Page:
A group of timber industry investors, led by Aadu Polli and Margus Kohava, presented a plan for a billion-euro wood processing plant and refinery to boost the country's GDP yesterday.
Investment circles welcomed the idea with enthusiasm, even though the involved had precious little concrete to say concerning the investment looking to be the biggest in Estonian history. While the survey phase is set to begin this year, the businessmen could not specify how much it would cost. The plant is supposed to become operational in four years' time, while the men remained vague concerning technology, potential investors, and location. Tallinn was ruled out as a potential location for the plant as the only concrete statement made.
„If Estonians don't want it, we'll open it in northern Latvia,“ Kohava said.
Venture capitalist Joakim Helenius, known in Estonia for his grand ideas, described the idea of a modern cellulose and wood chemistry plant as a dream on a grand scale.
„These entrepreneurs believe that Estonia has a future,“ Helenius said. „A billion-euro cellulose plant is just the kind of dream Estonia needs to catch up to Western Europe in economic development. Estonia's major deficiency of late has been a prevalent feeling of pessimistic realism that nips dreaming big in the bud.“
State participation needed
Helenius said that the now powerful Finland also used to lack influential industrial companies and had a very low level of capital, similarly to its southern neighbor today. He could not say, however, where the money could come from as there are no such assets in Estonia, and that most of the financing would have to come from foreign financial markets.
The project of this magnitude would also require state participation in the form of pension fund money.
„In a situation where foreign investors are looking at the difficulty Estonian Cell finds itself in, they need additional reassurances. I'm not saying pension funds should become venture capitalists; rather I'm referring to government bonds,“ Helenius said.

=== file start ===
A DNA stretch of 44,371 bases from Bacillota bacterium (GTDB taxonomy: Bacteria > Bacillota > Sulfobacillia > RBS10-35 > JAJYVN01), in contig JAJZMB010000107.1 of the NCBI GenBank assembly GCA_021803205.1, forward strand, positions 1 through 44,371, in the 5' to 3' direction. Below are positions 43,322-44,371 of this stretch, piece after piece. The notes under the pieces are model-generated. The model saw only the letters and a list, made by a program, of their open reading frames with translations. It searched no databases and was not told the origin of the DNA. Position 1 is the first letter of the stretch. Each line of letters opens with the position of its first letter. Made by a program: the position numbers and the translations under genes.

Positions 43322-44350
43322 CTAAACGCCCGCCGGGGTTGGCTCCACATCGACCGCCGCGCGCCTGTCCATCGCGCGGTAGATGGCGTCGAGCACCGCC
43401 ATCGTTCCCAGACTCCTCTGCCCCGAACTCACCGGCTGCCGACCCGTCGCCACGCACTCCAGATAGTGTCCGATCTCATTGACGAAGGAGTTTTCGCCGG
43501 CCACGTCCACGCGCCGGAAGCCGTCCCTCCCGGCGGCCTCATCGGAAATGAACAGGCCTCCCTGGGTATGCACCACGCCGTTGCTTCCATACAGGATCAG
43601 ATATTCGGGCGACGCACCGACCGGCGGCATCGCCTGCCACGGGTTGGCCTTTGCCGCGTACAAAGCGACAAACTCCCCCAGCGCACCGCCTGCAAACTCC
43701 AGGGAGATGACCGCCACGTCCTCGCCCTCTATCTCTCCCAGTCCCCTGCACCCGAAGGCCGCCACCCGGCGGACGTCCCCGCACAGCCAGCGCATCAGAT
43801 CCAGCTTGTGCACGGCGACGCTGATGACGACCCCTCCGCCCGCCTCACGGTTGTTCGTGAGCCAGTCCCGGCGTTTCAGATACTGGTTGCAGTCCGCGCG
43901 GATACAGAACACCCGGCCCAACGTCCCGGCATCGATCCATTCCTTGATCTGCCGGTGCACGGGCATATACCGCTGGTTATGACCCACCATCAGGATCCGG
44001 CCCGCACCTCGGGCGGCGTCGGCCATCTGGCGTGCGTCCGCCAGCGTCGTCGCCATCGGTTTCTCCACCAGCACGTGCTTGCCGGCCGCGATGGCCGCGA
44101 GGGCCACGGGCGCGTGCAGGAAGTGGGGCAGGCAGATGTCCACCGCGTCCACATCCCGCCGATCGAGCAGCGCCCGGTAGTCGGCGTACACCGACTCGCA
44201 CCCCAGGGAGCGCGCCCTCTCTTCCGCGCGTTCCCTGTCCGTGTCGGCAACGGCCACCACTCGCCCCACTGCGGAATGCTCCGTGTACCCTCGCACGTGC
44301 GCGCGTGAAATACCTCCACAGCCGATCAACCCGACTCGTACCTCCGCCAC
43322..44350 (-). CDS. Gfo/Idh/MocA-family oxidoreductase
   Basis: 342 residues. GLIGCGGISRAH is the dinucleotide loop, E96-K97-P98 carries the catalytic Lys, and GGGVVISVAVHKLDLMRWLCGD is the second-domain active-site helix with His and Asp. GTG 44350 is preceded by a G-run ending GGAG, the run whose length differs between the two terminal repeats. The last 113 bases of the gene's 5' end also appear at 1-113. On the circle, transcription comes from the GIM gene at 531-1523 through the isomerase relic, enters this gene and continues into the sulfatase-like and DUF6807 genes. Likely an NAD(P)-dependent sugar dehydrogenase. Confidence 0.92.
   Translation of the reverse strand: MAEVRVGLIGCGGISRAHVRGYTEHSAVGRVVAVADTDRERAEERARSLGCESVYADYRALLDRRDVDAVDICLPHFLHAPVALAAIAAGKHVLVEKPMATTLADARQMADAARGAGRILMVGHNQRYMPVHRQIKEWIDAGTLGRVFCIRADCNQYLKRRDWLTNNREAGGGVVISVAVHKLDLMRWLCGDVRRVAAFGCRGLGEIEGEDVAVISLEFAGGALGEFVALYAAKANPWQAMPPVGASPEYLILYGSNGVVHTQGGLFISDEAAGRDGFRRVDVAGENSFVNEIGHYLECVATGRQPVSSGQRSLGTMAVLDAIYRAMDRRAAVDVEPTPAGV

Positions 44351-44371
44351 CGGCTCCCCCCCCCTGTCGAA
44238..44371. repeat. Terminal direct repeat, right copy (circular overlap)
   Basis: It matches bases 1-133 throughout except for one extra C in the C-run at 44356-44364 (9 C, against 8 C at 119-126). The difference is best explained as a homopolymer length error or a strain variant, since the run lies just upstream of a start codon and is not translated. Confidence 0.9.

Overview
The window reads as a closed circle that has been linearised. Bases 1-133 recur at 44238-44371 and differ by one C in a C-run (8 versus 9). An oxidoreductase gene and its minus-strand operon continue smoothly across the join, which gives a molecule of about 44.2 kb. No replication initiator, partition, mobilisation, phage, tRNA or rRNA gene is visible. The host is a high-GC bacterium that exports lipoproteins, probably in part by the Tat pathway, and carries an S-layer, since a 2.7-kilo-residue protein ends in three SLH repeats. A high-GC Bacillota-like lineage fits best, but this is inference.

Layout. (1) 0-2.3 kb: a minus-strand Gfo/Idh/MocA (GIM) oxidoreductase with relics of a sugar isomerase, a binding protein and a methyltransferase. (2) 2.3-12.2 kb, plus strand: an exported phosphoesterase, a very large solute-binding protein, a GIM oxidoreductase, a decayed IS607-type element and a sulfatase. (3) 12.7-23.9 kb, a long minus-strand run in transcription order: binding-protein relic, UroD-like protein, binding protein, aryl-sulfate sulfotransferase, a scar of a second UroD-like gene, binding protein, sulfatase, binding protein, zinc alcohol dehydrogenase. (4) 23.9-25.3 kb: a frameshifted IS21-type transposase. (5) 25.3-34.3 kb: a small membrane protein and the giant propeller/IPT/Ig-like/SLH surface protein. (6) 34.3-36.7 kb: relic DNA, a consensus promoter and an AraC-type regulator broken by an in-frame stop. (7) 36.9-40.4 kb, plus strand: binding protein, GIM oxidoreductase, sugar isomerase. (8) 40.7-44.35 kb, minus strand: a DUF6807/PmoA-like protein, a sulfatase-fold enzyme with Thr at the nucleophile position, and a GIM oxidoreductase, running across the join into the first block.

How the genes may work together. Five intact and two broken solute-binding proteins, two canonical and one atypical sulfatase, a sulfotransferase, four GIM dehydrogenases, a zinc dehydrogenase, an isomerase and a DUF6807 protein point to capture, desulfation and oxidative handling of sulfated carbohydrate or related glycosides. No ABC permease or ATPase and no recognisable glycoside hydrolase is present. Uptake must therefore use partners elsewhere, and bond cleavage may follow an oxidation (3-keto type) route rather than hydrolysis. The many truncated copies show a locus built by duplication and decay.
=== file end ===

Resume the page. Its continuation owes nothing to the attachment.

He added that a modern cellulose plant could prove successful with the participation of Finnish and Swedish forestry groups. Investments by Nordic companies would also be important as they have a developed marketing and sales channels. The newcomer would also have to prove it can produce more cheaply than current Scandinavian plants.
„In a situation where the most influential and serious businessmen with in-depth knowledge of the field have decided to pursue something this big, I can only feel supportive. However, I could not guess at the likelihood of the project becoming reality,“ Helenius said.
Economist at SEB Mihkel Nestor said that a billion-euro investment into the Estonian economy would be welcome indeed. „It is hardly surprising that this idea for a major investment comes form the forestry sector, looking at how active it has been in terms of investments in recent years,“ he said.
Because the authors of the idea can only take it forward with help from an international group of banks, Nestor said the early press conference was probably aimed primarily at drawing the attention of potential investors.
The analyst mentioned as the biggest risk for the project public opposition to cutting of forests.
Forestry act in new light
Representatives of environmental protection organizations welcomed the idea for a major investment into the forestry sector, but included a warning. „Our forests are over-managed, and accurate surveys by scientists to become available soon might disappoint those behind the colossal plant,“ said Züleyxa Izmailova, who recently organized an anti-cutting protest meeting in front of the environment ministry.
„I also see the shadow of political involvement as a billion-euro investment would shed entirely new light on planned changes to the forestry act and the desire to lower the maturity of trees suitable for cutting by a few decades,“ Izmailova said.
The Estonian Green Party welcomed investments into more efficient use of Estonian timber, but warned against growing cutting volumes. „The forest is Estonia's wealth in every possible sense, both as habitat of forest dwellers, a source of timber for citizen, and increasingly a place for recreation,“ chairman Aleksei Lotman said. „When planning major investments in forestry, both investors and the state need to keep in mind that timber is just one of the things we get from forests the use of which should not jeopardize the benefits of our woods.“
The party's press statement also voiced doubt that the plan by former owners of Sylvester could hide the danger of corruption. „Mati Polli and his business partner Kaido Jõeleht have supported the Reform Party and IRL with considerable sums for years. Those two parties have been in charge of the environment ministry in recent years,“ the greens wrote.